Start Date: July 2009
Dongxiao Zhang (Director), Kristian Jessen, University of Southern California; Qingdong Cai (Co-Director), Bin Gong, Yi Zheng, Peking University; Yilian Li (Co-Director), Yanxin Wang, Jianmei Cheng, China University of Geosciences-Wuhan
Three international institutions, Peking University (PKU), China University of Geosciences at Wuhan (CUG), and the University of Southern California (USC), have formed a unique collaboration to address fundamental issues associated with large-scale sequestration of CO2 in saline formations in China. The collaboration is the first project that systematically investigates the fundamental issues associated with carbon sequestration in saline aquifers in China. If successful, the project will generate a long-lasting effect on Chinese research in geological carbon sequestration, increase the knowledge base, and promote public awareness and acceptance of this viable option for mitigating the effects of greenhouse gas emissions.
Recently China has become the largest emitter of CO2 due in large part to rapid economic development and the accompanying increase in demand for energy. The Chinese energy feedstock is based on fossil fuels, particularly the wide availability of domestic coal. The transportation and manufacturing sectors also contribute to large amounts of CO2 emissions. The country has undertaken a variety of efforts aimed at reducing and mitigating greenhouse gas emissions. Some of these efforts and technologies have been widely implemented such as energy efficiency measures, while others require more research and development. Geological carbon sequestration in saline aquifers in China is one area with a large carbon-storage potential and where the research is considered in its infancy.
The research plan integrates geological modeling, reservoir simulation, and laboratory experiments to identify the appropriate scientific approach for quantifying the storage capacity in these highly complex geological settings. The research effort is divided among three main tasks which are discussed below, to provide a better understanding of carbon storage in saline aquifers in China.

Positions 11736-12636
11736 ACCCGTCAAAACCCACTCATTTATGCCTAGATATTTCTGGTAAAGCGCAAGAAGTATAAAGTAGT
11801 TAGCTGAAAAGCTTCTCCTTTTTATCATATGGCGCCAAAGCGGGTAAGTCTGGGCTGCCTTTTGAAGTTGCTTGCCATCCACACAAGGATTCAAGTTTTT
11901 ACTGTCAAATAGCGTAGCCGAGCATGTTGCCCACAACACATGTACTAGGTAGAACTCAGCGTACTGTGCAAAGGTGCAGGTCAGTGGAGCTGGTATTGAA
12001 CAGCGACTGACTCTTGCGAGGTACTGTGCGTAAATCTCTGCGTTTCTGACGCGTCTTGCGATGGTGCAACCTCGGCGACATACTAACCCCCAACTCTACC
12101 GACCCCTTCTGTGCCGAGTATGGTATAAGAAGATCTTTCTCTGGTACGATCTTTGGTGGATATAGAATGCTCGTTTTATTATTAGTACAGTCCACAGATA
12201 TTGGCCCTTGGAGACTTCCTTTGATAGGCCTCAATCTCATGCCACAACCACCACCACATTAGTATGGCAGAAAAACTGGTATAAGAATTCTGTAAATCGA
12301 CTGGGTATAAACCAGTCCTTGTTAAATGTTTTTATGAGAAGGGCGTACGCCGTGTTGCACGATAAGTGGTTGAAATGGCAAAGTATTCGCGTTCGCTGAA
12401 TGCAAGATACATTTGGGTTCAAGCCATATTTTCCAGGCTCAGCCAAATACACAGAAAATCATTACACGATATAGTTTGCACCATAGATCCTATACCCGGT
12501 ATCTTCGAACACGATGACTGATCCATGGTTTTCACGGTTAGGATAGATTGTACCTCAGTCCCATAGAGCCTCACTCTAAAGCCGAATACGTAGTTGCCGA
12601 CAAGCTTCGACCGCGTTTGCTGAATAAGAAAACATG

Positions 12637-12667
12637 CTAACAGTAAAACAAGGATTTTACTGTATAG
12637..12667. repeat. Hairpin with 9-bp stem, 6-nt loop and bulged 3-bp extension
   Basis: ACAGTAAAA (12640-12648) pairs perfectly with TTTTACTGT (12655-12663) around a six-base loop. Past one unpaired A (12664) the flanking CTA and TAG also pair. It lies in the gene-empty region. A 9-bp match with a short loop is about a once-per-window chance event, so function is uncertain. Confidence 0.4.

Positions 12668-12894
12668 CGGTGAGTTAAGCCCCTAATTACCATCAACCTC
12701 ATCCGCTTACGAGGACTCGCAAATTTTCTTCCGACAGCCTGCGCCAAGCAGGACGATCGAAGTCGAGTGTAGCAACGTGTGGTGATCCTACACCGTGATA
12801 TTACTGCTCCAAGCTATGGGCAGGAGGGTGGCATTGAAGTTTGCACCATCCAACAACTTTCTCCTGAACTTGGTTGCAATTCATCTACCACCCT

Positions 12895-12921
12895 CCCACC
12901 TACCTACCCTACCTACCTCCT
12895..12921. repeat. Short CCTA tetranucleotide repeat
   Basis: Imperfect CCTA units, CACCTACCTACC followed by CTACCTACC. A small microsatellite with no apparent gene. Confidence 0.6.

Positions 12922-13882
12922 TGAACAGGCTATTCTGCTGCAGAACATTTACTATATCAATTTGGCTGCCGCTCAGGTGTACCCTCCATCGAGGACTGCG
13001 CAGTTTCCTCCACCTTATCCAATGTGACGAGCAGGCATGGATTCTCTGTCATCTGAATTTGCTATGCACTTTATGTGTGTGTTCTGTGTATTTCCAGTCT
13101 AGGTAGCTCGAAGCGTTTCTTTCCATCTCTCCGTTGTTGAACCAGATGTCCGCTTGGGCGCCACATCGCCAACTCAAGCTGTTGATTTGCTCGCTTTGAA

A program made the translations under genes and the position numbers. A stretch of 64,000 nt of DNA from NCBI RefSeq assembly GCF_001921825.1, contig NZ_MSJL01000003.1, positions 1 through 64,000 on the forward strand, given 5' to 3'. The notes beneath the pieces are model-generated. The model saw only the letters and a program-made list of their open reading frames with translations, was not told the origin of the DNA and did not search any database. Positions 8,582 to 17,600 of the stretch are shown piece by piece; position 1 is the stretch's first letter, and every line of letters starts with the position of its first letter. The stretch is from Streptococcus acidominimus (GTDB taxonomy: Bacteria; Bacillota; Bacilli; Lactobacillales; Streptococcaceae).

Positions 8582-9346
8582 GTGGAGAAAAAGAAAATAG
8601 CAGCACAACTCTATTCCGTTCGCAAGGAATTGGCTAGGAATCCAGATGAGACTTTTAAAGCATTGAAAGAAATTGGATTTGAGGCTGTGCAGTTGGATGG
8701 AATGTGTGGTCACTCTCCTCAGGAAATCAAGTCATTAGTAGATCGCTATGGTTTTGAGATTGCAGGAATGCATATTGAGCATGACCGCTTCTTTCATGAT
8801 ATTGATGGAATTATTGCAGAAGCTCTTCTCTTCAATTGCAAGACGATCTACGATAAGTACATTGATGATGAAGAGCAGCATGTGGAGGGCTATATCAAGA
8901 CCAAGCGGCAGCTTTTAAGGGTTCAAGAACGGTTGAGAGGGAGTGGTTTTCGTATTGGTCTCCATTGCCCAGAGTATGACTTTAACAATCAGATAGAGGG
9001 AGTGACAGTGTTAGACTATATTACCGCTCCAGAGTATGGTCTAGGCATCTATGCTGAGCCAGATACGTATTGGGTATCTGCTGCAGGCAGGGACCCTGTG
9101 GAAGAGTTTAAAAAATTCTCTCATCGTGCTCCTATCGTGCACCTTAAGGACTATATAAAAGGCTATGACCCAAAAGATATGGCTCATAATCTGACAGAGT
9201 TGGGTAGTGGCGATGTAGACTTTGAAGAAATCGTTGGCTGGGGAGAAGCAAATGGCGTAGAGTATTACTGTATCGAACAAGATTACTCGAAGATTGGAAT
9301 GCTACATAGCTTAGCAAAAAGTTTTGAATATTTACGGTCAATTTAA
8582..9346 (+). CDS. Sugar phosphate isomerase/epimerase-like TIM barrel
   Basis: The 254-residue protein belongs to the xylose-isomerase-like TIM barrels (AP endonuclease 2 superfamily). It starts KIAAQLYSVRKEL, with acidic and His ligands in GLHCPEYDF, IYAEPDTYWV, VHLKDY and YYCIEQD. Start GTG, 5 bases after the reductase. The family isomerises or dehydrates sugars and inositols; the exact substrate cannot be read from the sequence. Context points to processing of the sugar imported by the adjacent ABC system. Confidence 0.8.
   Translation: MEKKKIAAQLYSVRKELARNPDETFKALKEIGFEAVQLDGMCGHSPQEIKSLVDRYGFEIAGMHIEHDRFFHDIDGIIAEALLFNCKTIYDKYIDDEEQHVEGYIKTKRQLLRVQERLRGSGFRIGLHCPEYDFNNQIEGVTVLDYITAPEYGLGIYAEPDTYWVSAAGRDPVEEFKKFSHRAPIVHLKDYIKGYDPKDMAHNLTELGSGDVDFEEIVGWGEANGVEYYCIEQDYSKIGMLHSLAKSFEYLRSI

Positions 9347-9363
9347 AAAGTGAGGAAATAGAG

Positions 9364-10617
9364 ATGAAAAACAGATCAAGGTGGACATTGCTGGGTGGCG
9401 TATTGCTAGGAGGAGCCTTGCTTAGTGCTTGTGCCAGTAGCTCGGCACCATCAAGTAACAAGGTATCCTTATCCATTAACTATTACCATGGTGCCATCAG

Geology and Hydrogeology: This effort involves a comprehensive review of sedimentary basins in China to examine basin characteristics and their proximity to CO2 point sources. As a starting point, the proposed research will leverage data from many years of oil and gas exploration that has provided a good understanding of the distribution of geological basins in mainland China as well as in offshore territories (see Figure 1). The major relevant factors to CO2 storage include the lateral extent and quality of caprocks/seals, the geological and hydrogeological properties of the formations including depth, porosity, permeability, temperature, pressure, and geochemical conditions. Based on this survey and data analysis, up to three aquifer systems/basins will be selected for detailed hydrogeologic, experimental, and modeling studies of CO2 sequestration processes. This information will expand the understanding of the storage potential in China and reduce the uncertainty of the estimated storage capacity in selected basins.
Experimentation: The proposed experiments will identify and measure key parameters affecting the migration and permanent storage of CO2 in the subsurface. The experiments will be performed on formation or caprock materials from saline aquifers in China. The data will provide direct and region specific inputs for proposed simulation studies. Two types of experimental techniques will be used, flow-through (dynamic) and static (batch). One type of dynamic experiment will form the basis of new models that will describe the transition between the flow during the injection and post-injection periods. Additionally, the impact of CO2 and brine rock interactions will be investigated in dynamic displacement experiments at aquifer conditions. Finally, static, long-term batch experiments will examine the geochemical reactions in response to CO2 injection into the aquifer and will quantify the kinetics of mineral dissolution or precipitation in the host environment.
Modeling and Simulation: Models and simulations will incorporate experimental results to develop understanding of the long-term fate of CO2 in Chinese saline aquifers. The simulations will also identify other important processes that need to be studied with experiments. Microscopic interactions of CO2, brine, and geological media at the pore-scale will be modeled and simulations at the macroscopic level will be performed to study the behavior of CO2 and host media when large amounts of CO2 are stored in the aquifer formations.